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Surgient revs fake server headache pill

Self-serve VM stacks

Next gen security for virtualised datacentres

The server virtualization hypervisor space is seeing a flattening in revenues, as industry juggernaut VMware admitted last week. But the myriad niche companies that are selling tools to manage virtual and physical servers are benefiting from the continuing sprawl.

One such company is the Austin, Texas-based Surgient, which today rolls out the 6.1 release of its Virtual Automation Platform. Surgient got its start selling a hosted platform that software developers could use to deploy demos of their products and quickly customize them for prospective clients as well as providing training for customers before they actually had their own installation of application software running.

The Surgient tool evolved into a quality assurance and testing tool for virtual server environments as VMware and others took off, and in 2007, Surgient made the smart decision to allow firms to buy its tool rather than restrict them to using the hosted version. Since then, the Surgient tool has grown up into a self-service kiosk of sorts for physical and virtual servers that takes away a lot of the headaches of - and for some, perhaps the paychecks of - system administrators who have to set up, test, and deploy iron (physical or virtual makes little different) to run applications.

Business is apparently good at Surgient these days. According to Nicole McGarry, product marketing manager at Surgient,the privately-held company had more than 60 per cent revenue growth in 2008, in spite of the economic downturn. (Surgient did not say how much revenues it has generated, but Tim Lucas, the company's president and chief executive officer, told the Austin Business Journal last July that the company had a chance to double sales to around $20m in 2008, and that would suggest it hit around $16m to make the 60 per cent number work).

And part of the reason why Surgient is growing so fast, according to McGarry, is that too many people still have their hands in how a server gets deployed and no one ever seems to get the right information to the admins from the get-go.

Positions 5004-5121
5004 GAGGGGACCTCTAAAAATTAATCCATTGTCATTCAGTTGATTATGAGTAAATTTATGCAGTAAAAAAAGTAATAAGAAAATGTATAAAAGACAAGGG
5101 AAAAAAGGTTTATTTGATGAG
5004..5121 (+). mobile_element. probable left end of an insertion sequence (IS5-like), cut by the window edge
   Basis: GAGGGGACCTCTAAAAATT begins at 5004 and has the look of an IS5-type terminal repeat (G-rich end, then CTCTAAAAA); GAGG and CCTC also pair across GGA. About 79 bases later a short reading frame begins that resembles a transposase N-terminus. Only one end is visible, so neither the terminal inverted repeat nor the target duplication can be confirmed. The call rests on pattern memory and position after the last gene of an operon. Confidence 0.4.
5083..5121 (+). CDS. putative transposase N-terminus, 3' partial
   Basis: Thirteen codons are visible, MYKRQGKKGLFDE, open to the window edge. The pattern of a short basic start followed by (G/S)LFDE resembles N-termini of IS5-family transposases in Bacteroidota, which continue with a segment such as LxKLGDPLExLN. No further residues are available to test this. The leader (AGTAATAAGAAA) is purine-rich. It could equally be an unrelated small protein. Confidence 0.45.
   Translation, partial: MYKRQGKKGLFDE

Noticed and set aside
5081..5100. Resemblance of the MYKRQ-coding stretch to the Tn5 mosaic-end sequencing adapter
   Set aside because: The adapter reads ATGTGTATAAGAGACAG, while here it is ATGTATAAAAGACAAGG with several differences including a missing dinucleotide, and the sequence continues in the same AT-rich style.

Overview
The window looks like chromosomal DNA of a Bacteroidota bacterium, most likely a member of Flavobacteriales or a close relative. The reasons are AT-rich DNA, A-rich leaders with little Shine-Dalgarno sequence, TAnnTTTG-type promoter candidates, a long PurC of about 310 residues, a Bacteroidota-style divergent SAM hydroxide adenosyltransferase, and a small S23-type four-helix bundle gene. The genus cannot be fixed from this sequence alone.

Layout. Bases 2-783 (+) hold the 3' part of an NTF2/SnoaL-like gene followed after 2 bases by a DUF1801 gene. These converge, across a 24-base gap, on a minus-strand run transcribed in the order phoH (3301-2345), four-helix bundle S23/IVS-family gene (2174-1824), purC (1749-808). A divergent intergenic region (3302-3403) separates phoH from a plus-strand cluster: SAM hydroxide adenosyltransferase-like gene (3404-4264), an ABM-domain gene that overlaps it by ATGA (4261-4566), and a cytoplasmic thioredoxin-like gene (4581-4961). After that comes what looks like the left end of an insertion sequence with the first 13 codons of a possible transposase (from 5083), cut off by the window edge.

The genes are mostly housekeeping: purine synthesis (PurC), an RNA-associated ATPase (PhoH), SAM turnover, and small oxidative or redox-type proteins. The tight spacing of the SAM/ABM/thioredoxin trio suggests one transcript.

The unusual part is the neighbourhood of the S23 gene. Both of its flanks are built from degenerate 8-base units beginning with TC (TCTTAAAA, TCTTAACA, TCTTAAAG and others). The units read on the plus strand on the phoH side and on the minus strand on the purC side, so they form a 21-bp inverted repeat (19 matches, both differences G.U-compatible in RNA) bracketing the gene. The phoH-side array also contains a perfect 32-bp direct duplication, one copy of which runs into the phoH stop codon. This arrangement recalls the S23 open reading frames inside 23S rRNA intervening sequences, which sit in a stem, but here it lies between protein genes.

"No matter what the process is that companies use, the people who are involved don't provide enough information, so everyone ends up going in circles," she explains. And that leads to long lead times before a server and its code can be deployed and then a backlog of requests that builds up. Which makes the system administrators look incompetent or worse. (We all know it isn't their fault, of course...) "A lot of people need to touch servers before they get released, and with IT being the gatekeeper to the infrastructure, they are really struggling."

The heart of the Surgient platform is a dynamic resource and capacity management tool that aggregates pools of virtual and physical servers that creates a giant calendar (just like the one you might use to schedule your meetings at work) for workloads running on particular virtual servers. The Surgient tool can provision VMs that run atop VMware's various ESX Server releases. The new Surgient 6.1 platform announced today adds support for VMware's ESXi 3.5 embedded hypervisor. The 6.0 release from last fall supported the current ESX Server 3.5 hypervisor.

Next gen security for virtualised datacentres

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